Merchants also notice your handshake. Be sure to exude confidence. If I'm ever greeted by an MLS with a dead-fish handshake, that's essentially the end of our meeting.
Once you have the professional appearance and confident manner down, prepare for every sales call. Research the business online. Know who each merchant customer or prospect is. When you demonstrate to merchants you've done your homework, it is easier for them to have an open, honest dialogue with you.
Especially when the economy is slow, merchants get nervous. They don't want to waste time meeting with MLSs unless they see potential value in the dialogue.
When you approach prospects, open your presentation with this simple phrase, "In preparing for this meeting I took some time to ..." Then simply highlight the two or three critical preparatory things you did.
Then watch what happens to the atmosphere. You would be blown away by the lame introductions of some MLSs, such as "just checking in to see if I could save you some money."
One mistake MLSs often make in sales calls is trying to "educate" merchants on the advantages of processor XYZ. Unless you engage merchants in an exciting value proposition, they won't care about the greatness of your company, your equipment or software, or your vast and amazing knowledge of interchange and stellar reputation in the industry.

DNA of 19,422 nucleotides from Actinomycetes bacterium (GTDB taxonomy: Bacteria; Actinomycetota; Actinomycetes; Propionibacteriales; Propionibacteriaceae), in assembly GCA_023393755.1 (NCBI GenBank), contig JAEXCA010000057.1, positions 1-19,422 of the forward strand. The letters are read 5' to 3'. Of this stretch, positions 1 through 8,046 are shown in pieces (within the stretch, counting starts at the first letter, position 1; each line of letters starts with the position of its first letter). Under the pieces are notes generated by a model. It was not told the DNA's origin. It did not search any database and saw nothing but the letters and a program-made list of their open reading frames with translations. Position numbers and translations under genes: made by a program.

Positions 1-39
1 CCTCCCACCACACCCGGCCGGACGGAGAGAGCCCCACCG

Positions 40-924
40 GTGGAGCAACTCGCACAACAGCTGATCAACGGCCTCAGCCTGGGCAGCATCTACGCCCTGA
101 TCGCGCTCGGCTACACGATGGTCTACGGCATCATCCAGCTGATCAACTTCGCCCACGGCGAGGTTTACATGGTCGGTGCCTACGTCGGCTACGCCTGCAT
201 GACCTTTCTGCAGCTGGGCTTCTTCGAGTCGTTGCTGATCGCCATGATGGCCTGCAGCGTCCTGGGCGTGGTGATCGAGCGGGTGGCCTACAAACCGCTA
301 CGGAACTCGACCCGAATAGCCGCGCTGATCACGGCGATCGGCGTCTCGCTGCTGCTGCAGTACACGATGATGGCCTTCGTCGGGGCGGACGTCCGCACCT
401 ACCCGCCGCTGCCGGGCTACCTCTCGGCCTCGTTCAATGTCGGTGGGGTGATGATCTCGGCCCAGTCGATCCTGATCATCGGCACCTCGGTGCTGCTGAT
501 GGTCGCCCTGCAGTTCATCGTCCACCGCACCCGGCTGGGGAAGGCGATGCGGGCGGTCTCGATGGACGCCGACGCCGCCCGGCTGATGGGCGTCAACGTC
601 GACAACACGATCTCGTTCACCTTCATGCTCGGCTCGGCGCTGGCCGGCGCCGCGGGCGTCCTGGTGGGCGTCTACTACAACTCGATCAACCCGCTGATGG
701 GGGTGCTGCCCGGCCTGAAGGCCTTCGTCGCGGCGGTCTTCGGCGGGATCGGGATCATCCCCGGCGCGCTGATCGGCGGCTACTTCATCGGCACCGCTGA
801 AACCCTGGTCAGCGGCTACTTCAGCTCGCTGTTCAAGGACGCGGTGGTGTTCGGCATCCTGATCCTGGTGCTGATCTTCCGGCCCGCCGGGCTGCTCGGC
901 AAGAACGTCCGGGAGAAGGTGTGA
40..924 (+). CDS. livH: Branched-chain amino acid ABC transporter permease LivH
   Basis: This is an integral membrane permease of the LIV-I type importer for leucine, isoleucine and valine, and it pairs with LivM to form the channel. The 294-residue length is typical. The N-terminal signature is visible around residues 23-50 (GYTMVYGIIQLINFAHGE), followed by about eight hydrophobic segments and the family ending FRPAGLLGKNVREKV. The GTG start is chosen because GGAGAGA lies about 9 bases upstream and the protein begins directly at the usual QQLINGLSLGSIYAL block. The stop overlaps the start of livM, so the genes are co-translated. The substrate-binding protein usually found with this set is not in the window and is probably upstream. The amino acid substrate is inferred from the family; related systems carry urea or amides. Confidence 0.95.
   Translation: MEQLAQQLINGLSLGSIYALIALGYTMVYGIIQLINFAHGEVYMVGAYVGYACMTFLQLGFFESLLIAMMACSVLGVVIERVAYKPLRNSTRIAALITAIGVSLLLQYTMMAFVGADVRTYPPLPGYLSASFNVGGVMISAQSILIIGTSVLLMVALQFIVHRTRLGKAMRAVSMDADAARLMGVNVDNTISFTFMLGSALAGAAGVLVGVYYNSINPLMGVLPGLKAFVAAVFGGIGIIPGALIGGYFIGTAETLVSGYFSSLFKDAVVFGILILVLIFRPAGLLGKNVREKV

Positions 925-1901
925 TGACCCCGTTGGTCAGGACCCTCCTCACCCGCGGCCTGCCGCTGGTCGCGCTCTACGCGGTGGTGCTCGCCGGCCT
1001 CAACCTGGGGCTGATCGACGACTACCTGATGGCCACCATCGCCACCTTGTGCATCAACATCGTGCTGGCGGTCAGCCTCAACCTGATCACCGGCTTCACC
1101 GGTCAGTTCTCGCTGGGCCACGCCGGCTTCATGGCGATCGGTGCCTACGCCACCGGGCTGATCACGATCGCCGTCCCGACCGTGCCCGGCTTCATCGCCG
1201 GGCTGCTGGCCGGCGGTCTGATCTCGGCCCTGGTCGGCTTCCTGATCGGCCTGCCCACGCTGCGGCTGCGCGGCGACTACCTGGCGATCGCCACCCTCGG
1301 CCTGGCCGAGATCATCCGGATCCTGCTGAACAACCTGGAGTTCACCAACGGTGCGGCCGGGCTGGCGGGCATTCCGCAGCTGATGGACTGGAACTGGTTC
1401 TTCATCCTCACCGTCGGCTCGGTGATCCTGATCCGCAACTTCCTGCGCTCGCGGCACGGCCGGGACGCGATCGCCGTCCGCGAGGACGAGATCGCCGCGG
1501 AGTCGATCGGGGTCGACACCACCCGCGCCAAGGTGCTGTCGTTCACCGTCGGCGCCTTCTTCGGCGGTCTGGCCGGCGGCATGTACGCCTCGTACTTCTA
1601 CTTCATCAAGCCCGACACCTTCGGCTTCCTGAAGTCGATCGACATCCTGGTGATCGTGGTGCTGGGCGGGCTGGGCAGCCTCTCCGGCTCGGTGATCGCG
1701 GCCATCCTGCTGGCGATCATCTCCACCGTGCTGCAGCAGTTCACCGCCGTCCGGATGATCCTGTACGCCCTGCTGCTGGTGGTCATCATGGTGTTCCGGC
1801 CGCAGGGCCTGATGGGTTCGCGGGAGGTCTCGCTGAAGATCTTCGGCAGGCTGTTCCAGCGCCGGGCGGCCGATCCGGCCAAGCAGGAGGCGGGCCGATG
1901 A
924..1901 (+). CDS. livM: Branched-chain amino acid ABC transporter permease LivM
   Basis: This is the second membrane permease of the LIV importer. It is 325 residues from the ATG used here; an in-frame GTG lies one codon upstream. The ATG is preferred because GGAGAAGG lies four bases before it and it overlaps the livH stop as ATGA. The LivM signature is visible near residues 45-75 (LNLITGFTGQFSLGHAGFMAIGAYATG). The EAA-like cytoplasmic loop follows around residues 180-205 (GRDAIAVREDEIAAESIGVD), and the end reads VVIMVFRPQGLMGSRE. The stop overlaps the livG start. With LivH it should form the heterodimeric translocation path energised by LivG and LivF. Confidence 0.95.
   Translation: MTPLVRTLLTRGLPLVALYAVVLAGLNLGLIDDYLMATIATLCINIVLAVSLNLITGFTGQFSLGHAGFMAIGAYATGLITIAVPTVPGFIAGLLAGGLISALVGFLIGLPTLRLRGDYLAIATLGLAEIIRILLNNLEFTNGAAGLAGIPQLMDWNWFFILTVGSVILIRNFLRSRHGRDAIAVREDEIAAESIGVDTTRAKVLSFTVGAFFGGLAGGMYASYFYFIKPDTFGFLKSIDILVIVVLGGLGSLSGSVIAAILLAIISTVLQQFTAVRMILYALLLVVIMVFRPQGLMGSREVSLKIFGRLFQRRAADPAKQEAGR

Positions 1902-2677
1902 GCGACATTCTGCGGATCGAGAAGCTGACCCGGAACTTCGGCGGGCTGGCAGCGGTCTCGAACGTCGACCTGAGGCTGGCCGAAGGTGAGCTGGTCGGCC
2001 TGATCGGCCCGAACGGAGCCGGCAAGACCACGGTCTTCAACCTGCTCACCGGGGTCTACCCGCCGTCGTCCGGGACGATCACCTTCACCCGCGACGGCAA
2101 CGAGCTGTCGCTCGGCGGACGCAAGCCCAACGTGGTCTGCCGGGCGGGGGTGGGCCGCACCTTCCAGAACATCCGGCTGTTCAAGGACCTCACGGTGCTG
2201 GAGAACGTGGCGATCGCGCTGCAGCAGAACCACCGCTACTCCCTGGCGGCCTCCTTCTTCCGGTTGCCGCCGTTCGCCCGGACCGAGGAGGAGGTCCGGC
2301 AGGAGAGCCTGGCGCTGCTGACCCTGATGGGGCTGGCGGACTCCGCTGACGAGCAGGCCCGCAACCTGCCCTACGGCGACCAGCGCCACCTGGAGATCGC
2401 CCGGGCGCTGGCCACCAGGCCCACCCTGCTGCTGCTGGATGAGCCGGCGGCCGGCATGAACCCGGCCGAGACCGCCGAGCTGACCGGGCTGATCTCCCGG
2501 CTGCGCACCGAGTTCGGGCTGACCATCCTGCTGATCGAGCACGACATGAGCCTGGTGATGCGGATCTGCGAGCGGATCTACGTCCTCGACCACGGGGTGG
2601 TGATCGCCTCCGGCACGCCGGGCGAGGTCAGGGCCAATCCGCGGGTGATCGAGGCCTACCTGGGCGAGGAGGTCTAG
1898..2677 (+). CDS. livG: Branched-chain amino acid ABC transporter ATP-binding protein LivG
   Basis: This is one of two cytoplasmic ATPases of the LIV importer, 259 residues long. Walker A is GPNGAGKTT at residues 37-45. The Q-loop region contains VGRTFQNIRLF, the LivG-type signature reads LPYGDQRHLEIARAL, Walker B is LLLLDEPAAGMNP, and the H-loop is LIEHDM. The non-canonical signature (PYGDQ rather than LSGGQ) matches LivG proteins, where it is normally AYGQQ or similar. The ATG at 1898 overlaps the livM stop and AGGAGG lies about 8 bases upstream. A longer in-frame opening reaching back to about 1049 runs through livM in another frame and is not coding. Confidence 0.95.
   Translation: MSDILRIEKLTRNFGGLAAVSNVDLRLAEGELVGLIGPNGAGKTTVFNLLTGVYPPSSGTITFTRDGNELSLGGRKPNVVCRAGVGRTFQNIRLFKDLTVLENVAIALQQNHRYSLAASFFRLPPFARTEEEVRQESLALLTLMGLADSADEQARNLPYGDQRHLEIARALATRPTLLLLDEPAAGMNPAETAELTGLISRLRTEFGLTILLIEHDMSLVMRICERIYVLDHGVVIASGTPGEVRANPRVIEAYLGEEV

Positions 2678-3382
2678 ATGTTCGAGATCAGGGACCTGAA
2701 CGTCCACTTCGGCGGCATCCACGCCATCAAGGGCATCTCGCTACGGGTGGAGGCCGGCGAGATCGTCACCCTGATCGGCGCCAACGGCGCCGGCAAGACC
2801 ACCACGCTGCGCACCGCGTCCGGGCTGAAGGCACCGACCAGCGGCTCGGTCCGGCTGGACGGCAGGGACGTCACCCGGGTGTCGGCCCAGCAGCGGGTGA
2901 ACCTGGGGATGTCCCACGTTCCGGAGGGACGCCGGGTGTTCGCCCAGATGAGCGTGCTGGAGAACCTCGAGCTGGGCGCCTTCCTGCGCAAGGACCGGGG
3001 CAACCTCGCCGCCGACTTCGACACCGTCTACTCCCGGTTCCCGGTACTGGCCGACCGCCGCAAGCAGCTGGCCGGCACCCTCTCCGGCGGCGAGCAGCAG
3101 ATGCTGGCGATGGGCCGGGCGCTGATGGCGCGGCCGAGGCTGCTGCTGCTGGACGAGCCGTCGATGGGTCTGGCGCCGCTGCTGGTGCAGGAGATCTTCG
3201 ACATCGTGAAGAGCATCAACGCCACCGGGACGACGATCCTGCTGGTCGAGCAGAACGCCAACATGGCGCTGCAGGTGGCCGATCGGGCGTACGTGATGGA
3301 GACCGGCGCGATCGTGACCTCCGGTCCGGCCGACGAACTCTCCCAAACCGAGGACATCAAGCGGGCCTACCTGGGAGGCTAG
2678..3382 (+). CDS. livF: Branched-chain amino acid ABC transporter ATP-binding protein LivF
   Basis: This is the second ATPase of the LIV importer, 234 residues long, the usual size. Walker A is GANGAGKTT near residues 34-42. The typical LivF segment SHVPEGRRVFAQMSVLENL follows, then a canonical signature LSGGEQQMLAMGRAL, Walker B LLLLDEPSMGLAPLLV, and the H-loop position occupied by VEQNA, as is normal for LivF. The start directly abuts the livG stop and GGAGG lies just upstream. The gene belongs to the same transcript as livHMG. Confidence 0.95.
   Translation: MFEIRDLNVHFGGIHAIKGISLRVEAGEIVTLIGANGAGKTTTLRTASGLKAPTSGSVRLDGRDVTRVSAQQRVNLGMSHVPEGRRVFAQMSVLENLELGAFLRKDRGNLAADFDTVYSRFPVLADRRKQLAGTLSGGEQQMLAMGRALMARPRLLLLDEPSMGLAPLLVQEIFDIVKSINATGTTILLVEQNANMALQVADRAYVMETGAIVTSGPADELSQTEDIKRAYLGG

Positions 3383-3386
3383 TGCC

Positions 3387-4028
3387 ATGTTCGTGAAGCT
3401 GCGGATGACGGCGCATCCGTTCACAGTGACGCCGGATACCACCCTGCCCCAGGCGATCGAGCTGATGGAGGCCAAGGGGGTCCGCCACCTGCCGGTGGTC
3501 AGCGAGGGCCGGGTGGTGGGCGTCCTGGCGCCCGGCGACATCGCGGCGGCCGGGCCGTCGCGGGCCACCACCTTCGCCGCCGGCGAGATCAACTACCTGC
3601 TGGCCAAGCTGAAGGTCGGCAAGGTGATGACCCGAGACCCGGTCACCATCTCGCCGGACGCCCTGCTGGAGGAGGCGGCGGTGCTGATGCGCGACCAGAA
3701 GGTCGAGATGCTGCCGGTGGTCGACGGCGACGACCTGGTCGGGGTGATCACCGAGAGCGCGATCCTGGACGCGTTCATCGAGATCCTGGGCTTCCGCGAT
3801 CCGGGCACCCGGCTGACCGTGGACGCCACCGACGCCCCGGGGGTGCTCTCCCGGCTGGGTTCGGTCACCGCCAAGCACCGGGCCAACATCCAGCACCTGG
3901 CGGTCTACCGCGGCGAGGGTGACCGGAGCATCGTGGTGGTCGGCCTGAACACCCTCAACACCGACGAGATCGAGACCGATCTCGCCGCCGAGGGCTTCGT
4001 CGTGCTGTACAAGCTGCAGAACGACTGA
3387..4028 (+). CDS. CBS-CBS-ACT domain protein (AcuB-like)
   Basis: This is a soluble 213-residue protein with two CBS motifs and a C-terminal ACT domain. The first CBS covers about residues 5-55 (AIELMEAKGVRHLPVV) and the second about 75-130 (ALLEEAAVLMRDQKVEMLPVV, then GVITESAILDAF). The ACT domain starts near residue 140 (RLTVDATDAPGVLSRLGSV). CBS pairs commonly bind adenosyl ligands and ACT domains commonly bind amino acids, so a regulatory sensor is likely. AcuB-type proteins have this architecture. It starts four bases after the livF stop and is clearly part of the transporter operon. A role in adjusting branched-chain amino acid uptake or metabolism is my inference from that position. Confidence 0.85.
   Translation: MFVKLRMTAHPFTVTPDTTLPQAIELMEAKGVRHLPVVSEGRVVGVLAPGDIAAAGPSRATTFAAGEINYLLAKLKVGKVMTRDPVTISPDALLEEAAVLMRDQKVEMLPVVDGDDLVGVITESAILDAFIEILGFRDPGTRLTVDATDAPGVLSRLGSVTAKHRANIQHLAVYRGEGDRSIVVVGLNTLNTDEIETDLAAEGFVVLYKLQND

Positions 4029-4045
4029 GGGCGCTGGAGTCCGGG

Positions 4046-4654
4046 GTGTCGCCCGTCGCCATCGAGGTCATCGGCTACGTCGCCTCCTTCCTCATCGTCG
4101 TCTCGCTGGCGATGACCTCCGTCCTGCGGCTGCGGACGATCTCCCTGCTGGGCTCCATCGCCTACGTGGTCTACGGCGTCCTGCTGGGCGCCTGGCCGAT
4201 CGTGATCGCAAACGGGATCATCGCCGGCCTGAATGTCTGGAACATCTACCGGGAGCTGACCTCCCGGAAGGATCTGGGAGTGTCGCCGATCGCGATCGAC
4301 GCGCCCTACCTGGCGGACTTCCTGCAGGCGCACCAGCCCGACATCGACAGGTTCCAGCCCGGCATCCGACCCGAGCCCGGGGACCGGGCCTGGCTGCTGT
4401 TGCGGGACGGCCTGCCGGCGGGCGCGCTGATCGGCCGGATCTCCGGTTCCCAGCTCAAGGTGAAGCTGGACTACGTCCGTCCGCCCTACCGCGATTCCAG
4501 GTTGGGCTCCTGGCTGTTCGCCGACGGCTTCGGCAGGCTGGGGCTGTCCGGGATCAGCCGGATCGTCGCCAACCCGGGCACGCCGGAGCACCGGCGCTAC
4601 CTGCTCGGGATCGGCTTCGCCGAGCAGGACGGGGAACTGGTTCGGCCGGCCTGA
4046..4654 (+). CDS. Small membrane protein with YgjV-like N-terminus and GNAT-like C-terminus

I've often said selling is never telling. Engage merchants by asking questions about them and, from their answers, providing ideas to help them improve their bottom lines. By asking the right questions, listening to the answers and then communicating to them how your services can help them, you are leading merchants to a close, not pushing them.
I remember a funny story from very early in my bankcard career, back in the mid 1990s. A sales rep I trained told me a story I will never forget. He said:
Well, if I can confess, we sort of assisted this merchant in creating a need. I sent a family member to his shop and had the person take over $3,000 worth of items to the cash register and nonchalantly handed him a credit card. She said the guy's face turned pale white when he realized it was the only available method of payment for her.
Needless to say, I found myself in the area a day or two later and, boy, was he eager to see me. He told me the whole story. It was all I could do to keep from dropping to the floor in laughter. But I kept my cool and simply filled out the paperwork with a smile.
That's a classic story. While it isn't the method endorsed by Advanced Merchant Services Inc. to create a need, it's fun to think of the old war stories from my early days. The good news is I can attest that this merchant did, in fact, substantially increase revenues with AMS over the years. And the merchant never regretted establishing a merchant account from this AMS agent.